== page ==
Jonathon Bingham OZShacks at CRVA Trade Show.
But in New Zealand Fergus Brown says aspirational marketing strategies yield results.
With the US back to growth 205,600 Americans enjoyed NZ, up 12 percent. But its the Chinese who are the big news in the Shakey Isles. 237,248 in fact up 14 percent.
Social media like Weibo is used to carry the message from travelling Chinese to friends at home. The result of the aspirational message is particularly positive in the face of the huge Chinese audience.
Editors note: Weibo is the Chinese word for microblog. It refers to mini-blogging services in China, including social chat sites and platform sharing. Weibo uses a format similar to its American counterpart Twitter with key difference being that it is used almost exclusively by Chinese language speakers. In 2012, there were said to be 309 million people microblogging in China
It is indicative of the extent of the impact of the GFC that the Americans no longer hire the biggest and the best RV's.
Smaller RV's are preferred now to stretch the battered US dollar against a stronger NZ currency.
Now that is irony viewed against New Zealand's small manufacturing base!
Australia remains a major source of tourism dollar for NZ with 1.236,576 visitors up 7 percent.
Editors note: In consumer marketing, an aspirational brand (or product) means a large segment of its exposure audience wishes to own it, but for economical reasons cannot. An aspirational product implies certain positive characteristics to the user, but the supply appears limited due to limited production quantities. An important characteristic of an aspirational product is that the part of its exposure audience that is at present economically unable to purchase it, thinks of itself as having a fair probability of at a certain point in the future being able to do so.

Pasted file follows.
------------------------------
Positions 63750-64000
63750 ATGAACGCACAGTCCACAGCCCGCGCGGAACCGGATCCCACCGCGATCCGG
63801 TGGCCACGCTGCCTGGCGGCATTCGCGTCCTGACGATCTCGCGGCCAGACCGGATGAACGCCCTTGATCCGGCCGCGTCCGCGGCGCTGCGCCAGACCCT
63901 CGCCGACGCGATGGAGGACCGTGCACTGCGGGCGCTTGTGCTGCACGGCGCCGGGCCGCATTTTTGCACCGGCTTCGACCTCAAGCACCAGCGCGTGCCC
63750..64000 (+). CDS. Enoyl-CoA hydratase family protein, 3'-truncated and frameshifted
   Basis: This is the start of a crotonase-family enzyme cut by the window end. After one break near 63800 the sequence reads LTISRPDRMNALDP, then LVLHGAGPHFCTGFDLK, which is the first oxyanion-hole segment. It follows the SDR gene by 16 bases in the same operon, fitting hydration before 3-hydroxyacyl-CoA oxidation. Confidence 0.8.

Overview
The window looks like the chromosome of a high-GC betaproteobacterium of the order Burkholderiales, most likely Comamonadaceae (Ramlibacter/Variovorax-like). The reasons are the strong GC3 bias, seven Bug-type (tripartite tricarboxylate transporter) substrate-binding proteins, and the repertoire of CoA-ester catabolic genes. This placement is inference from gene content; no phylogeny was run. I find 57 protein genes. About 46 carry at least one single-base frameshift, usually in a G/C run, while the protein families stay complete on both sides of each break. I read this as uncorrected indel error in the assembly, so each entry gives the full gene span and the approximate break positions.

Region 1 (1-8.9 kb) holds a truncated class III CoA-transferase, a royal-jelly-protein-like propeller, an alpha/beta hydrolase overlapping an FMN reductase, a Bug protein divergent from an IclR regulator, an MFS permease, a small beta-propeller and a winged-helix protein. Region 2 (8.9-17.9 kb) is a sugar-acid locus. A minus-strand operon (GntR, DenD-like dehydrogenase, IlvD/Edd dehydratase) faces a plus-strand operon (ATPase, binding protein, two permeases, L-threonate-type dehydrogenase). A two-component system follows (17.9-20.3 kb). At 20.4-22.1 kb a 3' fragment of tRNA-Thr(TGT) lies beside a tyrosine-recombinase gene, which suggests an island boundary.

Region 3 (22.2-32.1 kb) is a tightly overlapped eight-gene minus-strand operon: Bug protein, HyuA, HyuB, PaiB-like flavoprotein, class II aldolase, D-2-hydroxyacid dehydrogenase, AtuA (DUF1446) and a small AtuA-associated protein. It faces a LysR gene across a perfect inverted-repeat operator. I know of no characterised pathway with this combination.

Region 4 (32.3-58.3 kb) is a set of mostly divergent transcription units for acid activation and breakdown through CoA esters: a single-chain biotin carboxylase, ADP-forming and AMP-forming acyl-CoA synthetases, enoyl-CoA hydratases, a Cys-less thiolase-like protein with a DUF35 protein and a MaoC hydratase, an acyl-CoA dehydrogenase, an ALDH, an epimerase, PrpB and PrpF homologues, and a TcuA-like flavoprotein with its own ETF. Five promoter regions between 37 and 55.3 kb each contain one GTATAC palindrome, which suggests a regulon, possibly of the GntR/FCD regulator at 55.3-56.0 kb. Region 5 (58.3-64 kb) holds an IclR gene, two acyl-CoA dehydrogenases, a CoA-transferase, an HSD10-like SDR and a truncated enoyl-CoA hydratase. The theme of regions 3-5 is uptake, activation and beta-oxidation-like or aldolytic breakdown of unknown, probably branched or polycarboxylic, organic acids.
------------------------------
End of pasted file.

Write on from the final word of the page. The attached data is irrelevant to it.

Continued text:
Managing Director of Australia's leading RV builder Jayco Caravans, Gerry Ryan, told CRVA delegates that after 39 years in the long march from a Cranbourne shed in 1975 he still takes his own advice.
"Back yourself", he said.
He said four of the Jayco originals who started with him are still with the company.
For those worried about protecting their dollars he said he thought any time in the next three months was a good time to lock in interest rates.
And for the fairly immediate future -"With (international) tourism more expensive and the increased cost of travel more people will stay (and holiday) at home", Gerry Ryan said.
"Board rooms create recessions, women get us out of them", he said
Gerry Ryan MD Jayco
Once again Gerry Ryan backs family. In this case, particularly, Generation Y.
"Growth (in the caravan and camping industry) will be driven by families", he said. Generation Y like the lifestyle and they have the finance to do it, but they want washing machines and wine coolers, their family want comfort", he said.
"Right now 35 percent of product demand is for offroad and our job is to build product to suit", he said. "They want security, service, reliable dealerships, they want a great retail experience with after sales service", he said.
"The customer is more educated and more demanding so parks need to lift their standards and improve services", Gerry Ryan said.
He said issues which need to be taken up by industry include:
The number of touring/camping sites available.
More activity and theme days in caravan parks.
There is a need for manufacturers to support product compliance.
Some camper trailers (of Chinese origin) are not compliant.
Warranties must be supported by manufacturers.
The falling attendances at caravan and camping shows.
Industry bodies need consistent messages.
Industry needs leadership.
Gerry Ryan said success is in trying with cautious risk management linked to a commitment to the long haul.
"We will have a 9000sq m wharehouse completed by February next year. Jayco has new product coming, but I don't want to tell my competitors what that is", he said.
"And I am not about to retire!"
Tom Smith Chairman Aust Caravan Club